Pando Days ’22 Premiere Recap
Pando Days ‘22 premiere week held back-to-back events showcasing fifteen projects from as many Southland colleges and universities focused on building County sustainability. Schools dedicated full courses, studios, or labs over the fall term and delivered results over three days in a series of online events beginning December 6.
This year’s Pando Days project premieres brought to life some amazing projects across five categories of sustainability: Habitat, Climate & Water, Spirit, Health, and Communications. School teams were given 10 minutes apiece to present their work, followed by 10 minutes of Q&A from specialists across sustainability-related fields.
Next up, a panel of distinguished judges will assess all the season ‘22 projects. Cash prizes will be awarded at the Finale, April 16, at the Caltech campus in Pasadena.
Here’s a recap of the Pando Days ’22 premieres, organized by category.
Tuesday, Dec. 6, brought teams together that had focused the fall term on the category of habitat – from natural to built environments. Projects focused on better ways to move around the County, offering greater access to urban green space, public education initiatives and more.
Mount Saint Mary’s University of Los Angeles project advocates for replacing high-water landscaping with native plants, utilizing air and soil sensors for a data-driven approach.
USC developed a test-plot for renovating currently neglected land at Elephant Hill in El Sereno, with a focus on land conservation and stewardship for and by the local community.
California Lutheran University‘s initiative creates a wildlife corridor right on campus. A new native plants ecosystem attracts local wildlife.
Los Angeles Community College District‘s project develops education modules in water and power conservation and efficiency for professional development and student education. Topics range from smart building design to wastewater treatment.
ArtCenter College of Design re-enivisions LA mobility by the year 2050. With breathtaking ambition and eye-catching design, the project imagines transportation to enrich and connect Southland communities.
Category: Health, Communications, and Spirit
Wednesday, Dec. 7, brought five teams together focused on health, communications, and spirit. The diversity of category challenges produced topics ranging from Protestant church curricula focused on climate migration to improving labor conditions for garment workers in downtown LA.
Los Angeles Trade-Technical College‘s project reimagines a three-mile stretch of green space and recreation along the train tracks in Watts. Plans transform a neglected, disadvantaged area into thriving landscape with forward-thinking designs.
ArtCenter College of Design, with a second project in the ‘22 lineup, has five different undergraduate teams rethinking the design of commonly-used products in more sustainable and less wasteful ways.
Santa Monica College is applying its innovative design and engineering solutions to a project that helps preserve LA’s Garment District as a manufacturing hub while simultaneously making it a more accessible, equitable and sustainable place for the workers who make our clothing.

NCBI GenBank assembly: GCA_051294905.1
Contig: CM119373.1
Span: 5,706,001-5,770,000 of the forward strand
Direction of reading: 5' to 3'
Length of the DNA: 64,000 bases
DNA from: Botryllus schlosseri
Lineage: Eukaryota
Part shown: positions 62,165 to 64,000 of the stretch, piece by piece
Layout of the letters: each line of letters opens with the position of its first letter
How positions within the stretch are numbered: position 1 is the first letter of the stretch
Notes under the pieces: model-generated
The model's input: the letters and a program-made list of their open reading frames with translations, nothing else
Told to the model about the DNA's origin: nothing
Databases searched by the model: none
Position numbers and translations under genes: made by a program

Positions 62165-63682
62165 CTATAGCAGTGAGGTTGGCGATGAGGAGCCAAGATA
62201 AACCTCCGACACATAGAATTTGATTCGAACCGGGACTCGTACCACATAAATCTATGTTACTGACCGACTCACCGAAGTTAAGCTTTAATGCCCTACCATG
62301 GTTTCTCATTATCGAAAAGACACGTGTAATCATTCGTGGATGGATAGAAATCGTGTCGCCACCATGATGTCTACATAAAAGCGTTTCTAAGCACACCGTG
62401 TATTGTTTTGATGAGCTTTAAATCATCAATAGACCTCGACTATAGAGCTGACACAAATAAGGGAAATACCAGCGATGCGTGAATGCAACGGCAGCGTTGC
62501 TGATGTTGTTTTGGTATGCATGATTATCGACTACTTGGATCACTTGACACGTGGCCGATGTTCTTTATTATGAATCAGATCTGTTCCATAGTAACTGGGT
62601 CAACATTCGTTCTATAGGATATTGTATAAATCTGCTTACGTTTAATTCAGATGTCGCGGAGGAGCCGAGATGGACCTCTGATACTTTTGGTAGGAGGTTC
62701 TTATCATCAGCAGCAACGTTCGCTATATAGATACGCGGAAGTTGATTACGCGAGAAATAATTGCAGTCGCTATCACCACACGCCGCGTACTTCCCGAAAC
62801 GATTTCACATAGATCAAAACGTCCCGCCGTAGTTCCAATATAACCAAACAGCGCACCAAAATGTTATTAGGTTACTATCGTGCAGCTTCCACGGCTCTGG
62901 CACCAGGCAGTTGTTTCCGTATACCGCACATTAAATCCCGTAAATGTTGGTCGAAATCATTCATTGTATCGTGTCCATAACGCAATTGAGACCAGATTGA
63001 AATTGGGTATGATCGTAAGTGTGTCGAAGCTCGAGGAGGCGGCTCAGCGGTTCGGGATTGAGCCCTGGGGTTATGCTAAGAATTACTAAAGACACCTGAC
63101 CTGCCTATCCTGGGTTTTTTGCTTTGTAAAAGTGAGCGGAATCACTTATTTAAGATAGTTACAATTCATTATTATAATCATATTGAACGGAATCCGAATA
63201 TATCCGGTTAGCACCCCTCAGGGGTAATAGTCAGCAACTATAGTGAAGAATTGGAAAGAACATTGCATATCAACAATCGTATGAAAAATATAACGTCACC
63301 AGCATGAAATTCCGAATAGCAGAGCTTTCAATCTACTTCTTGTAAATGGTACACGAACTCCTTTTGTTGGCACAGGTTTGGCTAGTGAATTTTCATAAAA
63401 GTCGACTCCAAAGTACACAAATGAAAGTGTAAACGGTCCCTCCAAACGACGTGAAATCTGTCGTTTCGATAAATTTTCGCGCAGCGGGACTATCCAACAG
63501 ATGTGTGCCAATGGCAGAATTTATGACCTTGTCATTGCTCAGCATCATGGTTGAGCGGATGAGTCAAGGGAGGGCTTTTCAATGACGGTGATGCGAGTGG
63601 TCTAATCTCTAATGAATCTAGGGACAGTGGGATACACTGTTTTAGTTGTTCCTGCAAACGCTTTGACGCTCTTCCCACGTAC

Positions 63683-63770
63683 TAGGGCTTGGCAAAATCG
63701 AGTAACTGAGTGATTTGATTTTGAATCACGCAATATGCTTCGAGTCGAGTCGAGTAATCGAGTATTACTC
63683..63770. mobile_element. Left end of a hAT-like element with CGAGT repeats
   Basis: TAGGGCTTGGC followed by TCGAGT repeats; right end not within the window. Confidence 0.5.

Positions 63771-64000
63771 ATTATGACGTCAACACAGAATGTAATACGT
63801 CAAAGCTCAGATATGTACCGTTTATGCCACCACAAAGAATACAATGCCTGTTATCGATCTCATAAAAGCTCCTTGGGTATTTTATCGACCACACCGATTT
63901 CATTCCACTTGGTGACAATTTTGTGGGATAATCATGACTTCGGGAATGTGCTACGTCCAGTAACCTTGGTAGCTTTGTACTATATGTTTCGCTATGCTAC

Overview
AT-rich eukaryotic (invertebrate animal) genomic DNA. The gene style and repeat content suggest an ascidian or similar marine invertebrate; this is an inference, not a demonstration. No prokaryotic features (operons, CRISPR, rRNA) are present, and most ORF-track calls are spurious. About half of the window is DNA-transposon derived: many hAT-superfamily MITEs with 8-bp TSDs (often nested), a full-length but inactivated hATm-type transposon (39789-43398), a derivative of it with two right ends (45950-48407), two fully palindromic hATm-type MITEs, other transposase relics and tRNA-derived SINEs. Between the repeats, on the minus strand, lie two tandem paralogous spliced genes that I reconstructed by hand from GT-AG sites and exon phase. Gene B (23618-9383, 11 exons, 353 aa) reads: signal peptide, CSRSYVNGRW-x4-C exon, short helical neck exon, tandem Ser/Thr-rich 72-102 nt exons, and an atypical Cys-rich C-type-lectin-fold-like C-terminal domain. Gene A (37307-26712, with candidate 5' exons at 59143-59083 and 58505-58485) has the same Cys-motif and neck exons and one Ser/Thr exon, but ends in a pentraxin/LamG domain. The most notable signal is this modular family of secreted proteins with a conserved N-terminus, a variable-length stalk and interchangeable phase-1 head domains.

College of the Canyons’ new podcast series spearheads an effort to train the next generation of leaders in sustainability using intergenerational dialogue and learning.
Meanwhile, Pepperdine University’s curriculum for Protestant church leaders is the first professional development and education resource of its kind focusing attention on climate migration and how the church can get prepared to respond.
Category: Climate and Water
The five presentations on Friday, Dec. 9, were all about climate and water – from meaningful ways to interact with complex ecosystems at points of urban-water interface to developing a network of Southland solar panel production.
California State University, Long Beach submitted two projects this year. CSULB-project 1 is an augmented reality experience through which visitors can explore the precious Colorado Lagoon ecosystem at a more intimate level.
CSULB-project 2 also uses augmented reality – this time, focused on the Long Beach breakwater. The project aims to empower the community to engage with and find eco-friendly solutions to the environmental problems that are a legacy of the artificial structure.
California State University, Northridge’s project is an advocacy plan related to the Sepulveda River Basin. The plan is addressed to local government officials and policymakers to secure funds and support the Basin’s revitalization.
In a first-of-its kind intercollegiate collaboration for Pando Days, Harvey Mudd College, Pomona College, and California State Polytechnic University, Pomona teamed up with community partner CHERP to create the strategy needed to establish five state-of-the-art, non-profit and community-centered solar panel manufacturing plants across LA County. The plants will deliver jobs and keep energy dollars circulating in local economies.
California Institute of the Arts’ team focused on developing a new, immersive learning experience for an old warehouse space at the Port of Los Angeles that will focus on ocean education. The project envisions mobile, interactive learning installations and experiences illuminating the ocean’s vital role in planetary health.
Find out more about the Pando Days ‘22 season and see the full range project materials, school-by-school, along with video recordings of all premiere presentations.
And mark your calendars for the Pando Days April 16 Finale, where you’ll find out the winners from this year’s program and learn how community partners are moving selected projects forward.